Once you've picked up your GH2, you'll want to get a wide angle lens with good aperture. Best bang for the buck is Panasonic's 20mm Pancake lens F/1.7. Great lens, fast, and sharp. I just purchased one (I know i'm late) and it's been a top performer for photography. I'm still not a fan of Panasonic's focusing for video, but the quality of this wide lens is exceptional.
I love me some RedRock Micro gear, but unfortunately i'm just one of those poor souls who can't afford even their entry level stuff. As seen in the image below, this is just one bundle in the line up of RedRock Micro's Nano rigs called the Running Man. Pretty solid piece of gear that doesn't look quite overkill. Light weight, sturdy, sets up fast, and packs down small. Nice little stabilizer for the frequent traveler. You can find the Running Man rig here: Redrock Micro nano - RunningMan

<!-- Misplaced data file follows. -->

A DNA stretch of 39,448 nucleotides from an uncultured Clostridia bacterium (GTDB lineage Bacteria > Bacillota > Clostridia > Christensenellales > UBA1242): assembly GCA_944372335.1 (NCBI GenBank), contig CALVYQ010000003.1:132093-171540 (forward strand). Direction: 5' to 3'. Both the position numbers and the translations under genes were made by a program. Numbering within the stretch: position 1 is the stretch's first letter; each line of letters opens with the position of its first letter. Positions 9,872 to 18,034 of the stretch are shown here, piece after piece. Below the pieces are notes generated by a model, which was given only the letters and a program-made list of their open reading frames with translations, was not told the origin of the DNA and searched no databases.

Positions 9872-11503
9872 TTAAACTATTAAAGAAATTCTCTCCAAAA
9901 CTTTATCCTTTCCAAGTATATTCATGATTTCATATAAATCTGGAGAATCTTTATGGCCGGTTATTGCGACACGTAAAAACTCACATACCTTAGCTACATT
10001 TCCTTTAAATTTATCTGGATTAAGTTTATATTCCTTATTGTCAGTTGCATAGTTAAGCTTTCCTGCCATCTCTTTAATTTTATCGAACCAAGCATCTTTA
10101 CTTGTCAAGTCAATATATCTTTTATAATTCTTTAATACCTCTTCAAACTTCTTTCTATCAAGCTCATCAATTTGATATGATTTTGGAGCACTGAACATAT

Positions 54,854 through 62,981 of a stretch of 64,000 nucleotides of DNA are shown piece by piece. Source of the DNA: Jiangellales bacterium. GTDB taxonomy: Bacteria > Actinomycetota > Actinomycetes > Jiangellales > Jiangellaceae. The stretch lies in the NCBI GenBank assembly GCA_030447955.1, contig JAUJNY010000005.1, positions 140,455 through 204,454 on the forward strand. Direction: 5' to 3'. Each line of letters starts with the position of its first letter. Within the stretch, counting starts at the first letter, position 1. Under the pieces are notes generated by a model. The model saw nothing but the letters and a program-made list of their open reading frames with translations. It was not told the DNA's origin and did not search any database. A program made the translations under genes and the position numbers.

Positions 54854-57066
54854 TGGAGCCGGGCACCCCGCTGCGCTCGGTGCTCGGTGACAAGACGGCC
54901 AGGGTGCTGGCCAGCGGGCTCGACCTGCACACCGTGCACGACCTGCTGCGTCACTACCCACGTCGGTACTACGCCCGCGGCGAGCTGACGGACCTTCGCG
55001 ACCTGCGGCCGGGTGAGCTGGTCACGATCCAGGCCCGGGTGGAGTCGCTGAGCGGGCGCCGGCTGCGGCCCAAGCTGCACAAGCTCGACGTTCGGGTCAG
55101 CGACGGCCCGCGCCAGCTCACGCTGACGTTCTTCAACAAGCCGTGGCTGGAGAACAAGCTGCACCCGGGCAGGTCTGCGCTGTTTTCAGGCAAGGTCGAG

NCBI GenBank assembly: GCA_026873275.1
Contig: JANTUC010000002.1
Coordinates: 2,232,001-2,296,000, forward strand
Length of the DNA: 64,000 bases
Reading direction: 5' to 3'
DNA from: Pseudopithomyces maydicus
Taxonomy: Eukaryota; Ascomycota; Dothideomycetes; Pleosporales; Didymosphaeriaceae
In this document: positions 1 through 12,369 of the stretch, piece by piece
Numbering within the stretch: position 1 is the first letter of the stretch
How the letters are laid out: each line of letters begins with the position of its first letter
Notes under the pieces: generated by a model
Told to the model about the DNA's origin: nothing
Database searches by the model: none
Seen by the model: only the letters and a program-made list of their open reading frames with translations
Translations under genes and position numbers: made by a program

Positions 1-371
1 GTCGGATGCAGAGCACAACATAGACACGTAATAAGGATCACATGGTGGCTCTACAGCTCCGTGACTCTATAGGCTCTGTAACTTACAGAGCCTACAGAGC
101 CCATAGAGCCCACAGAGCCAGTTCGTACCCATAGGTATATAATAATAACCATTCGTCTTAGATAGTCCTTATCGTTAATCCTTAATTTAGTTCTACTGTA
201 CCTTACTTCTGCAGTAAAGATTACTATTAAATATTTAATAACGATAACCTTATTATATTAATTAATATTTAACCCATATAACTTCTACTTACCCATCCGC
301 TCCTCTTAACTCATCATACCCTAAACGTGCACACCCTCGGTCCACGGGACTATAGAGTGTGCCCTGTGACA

Having a few spare parts around the studio, just decided to mount the Calumet Mini Tripod / Handle to a Manfrotto 361 Shoulder Brace for Monopods. The bearing on the shoulder support spins freely, but by adding a handle under the camera, you can keep it steady. It's also handy having the handle break out into a Tripod to rest the gear down (gotcha on that one RedRock..JK).
Would be an interesting travel brace for a smaller camera like the GH1, GH2, Sony NEX, or A55. I don't know..all for fun...